Written over 60 years ago, Arthur Miller’s Death of a Salesman seems to be more relevant than ever. Miller’s prophetic play warned of a dystopia where men no longer profitable to the consumerist system were discarded. Today’s global predicament is not at all dissimilar – a society facing increasing economic difficulties caused and controlled by a rampant financial market.
Though not yet reaching the dizzying effects of 1929, marked similarities are apparent between the Great Depression and our current economic crises, namely the culpability of the Banking and Finance Sector. In 1929, some 9,000 banks alone in the US failed due to ‘over-indebtedness’ and a lax-credit system, fundamental failures mirrored half a century later. The Thatcher years of deregulation and laissez-faire laid the foundations of a completely independent financial sector but this trend was not reversed but accelerated under New Labour. It is neither radical nor novel to suggest that lack of control or stringent checks of any kind over the market and the continued domination of capitalist values, promoted by self-serving governments and companies alike, have allowed this situation to occur once again.
…the current UK government chooses to make cuts as murderously high as 40%
Where Franklin D Roosevelt’s New Deal, a policy that was designed to end the Great Depression in the United States, sought to expand public sector contribution, the current UK government chooses to make cuts as murderously high as 40%. Whilst public sector cuts are being made, the very banks that were central to both economic collapses continue to be propped up in both continents, thus buttressing the chaotic boom and bust cycles of the free market.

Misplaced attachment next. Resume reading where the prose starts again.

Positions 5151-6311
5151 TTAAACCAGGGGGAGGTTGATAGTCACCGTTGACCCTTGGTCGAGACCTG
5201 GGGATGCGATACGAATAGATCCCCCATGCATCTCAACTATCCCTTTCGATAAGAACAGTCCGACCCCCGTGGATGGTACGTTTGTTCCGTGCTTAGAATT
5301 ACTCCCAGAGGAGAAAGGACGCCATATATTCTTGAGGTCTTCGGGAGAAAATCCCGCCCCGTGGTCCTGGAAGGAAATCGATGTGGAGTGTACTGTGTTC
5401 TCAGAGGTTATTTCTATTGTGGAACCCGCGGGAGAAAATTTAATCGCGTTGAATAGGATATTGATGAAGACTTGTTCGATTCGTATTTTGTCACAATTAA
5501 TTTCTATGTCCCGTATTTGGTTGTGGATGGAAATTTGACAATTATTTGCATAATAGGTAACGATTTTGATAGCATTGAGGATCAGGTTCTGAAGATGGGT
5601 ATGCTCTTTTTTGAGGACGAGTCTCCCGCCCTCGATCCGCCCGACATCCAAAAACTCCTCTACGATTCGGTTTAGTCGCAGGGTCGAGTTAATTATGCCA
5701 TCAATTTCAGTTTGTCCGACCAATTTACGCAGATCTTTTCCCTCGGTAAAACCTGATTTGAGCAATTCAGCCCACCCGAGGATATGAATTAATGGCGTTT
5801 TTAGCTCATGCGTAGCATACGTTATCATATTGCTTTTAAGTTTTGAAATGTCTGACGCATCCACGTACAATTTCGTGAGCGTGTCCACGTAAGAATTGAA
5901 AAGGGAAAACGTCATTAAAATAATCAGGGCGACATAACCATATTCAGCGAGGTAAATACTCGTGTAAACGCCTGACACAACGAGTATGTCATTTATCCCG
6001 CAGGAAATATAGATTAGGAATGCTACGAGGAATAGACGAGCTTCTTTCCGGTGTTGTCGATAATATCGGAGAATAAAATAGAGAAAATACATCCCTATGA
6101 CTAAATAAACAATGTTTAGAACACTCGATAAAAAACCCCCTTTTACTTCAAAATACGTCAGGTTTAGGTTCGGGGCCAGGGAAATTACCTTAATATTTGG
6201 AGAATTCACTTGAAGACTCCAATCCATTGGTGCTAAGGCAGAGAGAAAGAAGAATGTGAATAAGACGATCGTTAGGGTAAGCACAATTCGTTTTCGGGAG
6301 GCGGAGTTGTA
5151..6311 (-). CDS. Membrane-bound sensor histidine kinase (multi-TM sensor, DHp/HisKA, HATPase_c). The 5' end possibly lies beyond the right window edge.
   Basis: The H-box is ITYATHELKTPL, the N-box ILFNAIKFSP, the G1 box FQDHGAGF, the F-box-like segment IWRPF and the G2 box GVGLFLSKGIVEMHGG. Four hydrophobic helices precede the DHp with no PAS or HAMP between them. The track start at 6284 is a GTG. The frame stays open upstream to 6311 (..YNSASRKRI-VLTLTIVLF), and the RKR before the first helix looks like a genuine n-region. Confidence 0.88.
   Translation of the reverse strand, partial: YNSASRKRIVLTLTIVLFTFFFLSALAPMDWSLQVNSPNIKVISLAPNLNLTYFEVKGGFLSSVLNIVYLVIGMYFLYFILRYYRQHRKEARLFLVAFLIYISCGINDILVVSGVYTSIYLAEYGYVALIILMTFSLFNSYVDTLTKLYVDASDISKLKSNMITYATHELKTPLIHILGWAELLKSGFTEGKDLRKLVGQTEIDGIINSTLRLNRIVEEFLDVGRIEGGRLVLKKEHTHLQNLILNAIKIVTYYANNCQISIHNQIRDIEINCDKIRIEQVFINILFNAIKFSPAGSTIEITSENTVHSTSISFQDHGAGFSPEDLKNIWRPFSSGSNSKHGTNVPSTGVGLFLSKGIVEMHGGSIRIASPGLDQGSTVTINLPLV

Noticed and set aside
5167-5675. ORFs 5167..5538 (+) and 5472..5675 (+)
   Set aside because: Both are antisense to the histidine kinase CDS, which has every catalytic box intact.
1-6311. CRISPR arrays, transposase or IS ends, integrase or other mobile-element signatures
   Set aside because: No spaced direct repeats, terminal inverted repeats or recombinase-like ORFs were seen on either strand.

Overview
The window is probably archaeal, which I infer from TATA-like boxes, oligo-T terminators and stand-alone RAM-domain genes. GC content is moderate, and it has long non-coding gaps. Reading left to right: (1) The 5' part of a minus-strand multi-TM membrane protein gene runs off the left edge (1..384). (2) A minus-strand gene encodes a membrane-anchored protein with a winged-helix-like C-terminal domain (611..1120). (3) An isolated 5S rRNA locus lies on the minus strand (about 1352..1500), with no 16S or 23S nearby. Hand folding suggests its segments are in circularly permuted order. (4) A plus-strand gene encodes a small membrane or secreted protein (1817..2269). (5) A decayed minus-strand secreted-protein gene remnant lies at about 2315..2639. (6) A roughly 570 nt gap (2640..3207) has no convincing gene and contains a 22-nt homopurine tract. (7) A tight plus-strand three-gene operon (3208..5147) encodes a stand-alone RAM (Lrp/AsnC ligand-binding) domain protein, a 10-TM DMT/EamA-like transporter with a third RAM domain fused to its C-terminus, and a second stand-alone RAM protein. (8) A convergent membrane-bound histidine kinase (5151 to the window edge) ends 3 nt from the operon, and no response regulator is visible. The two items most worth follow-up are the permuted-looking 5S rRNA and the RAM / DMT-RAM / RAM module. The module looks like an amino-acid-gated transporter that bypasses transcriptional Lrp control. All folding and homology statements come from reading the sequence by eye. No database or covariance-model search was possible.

If the Great Depression, subsequent dips and recessions are to teach us anything then surely it is that democratically elected representatives of the people (what governments supposedly are) should be in control of the money supply. Relying on a market system that has no rules, or is somehow supposed to rule itself, simply presents ripe terrain for self-profiting organisations ready to take all in this ruthless market of survival.
…prioritizing wealth over life and ‘substance’
The truly astounding parallels between the causes of the 1929 Great Depression and that of our own time leads one to question why it is that man is unable to avoid previously made mistakes. Willy Loman, Miller’s tragic protagonist and victim to the ‘cut and thrust’ market, was a prime example of the way in which the modern world of business has lost its sense of value, prioritising wealth over life and ‘substance’. Miller’s solution to the problem was to remove himself from the clearly corrupted structures and the unrelenting grip held by the capitalist giants of the western world, choosing to live a more rural lifestyle in the woods of Connecticut.
Inverting the current system appears to be a distant dream, but in our immediate present lobbying for control of a thoroughly corrupt Banking Sector is the least we should aim for. Is it time to return to the forest like Arthur Miller once did or to reclaim the right to rule our own urban jungle?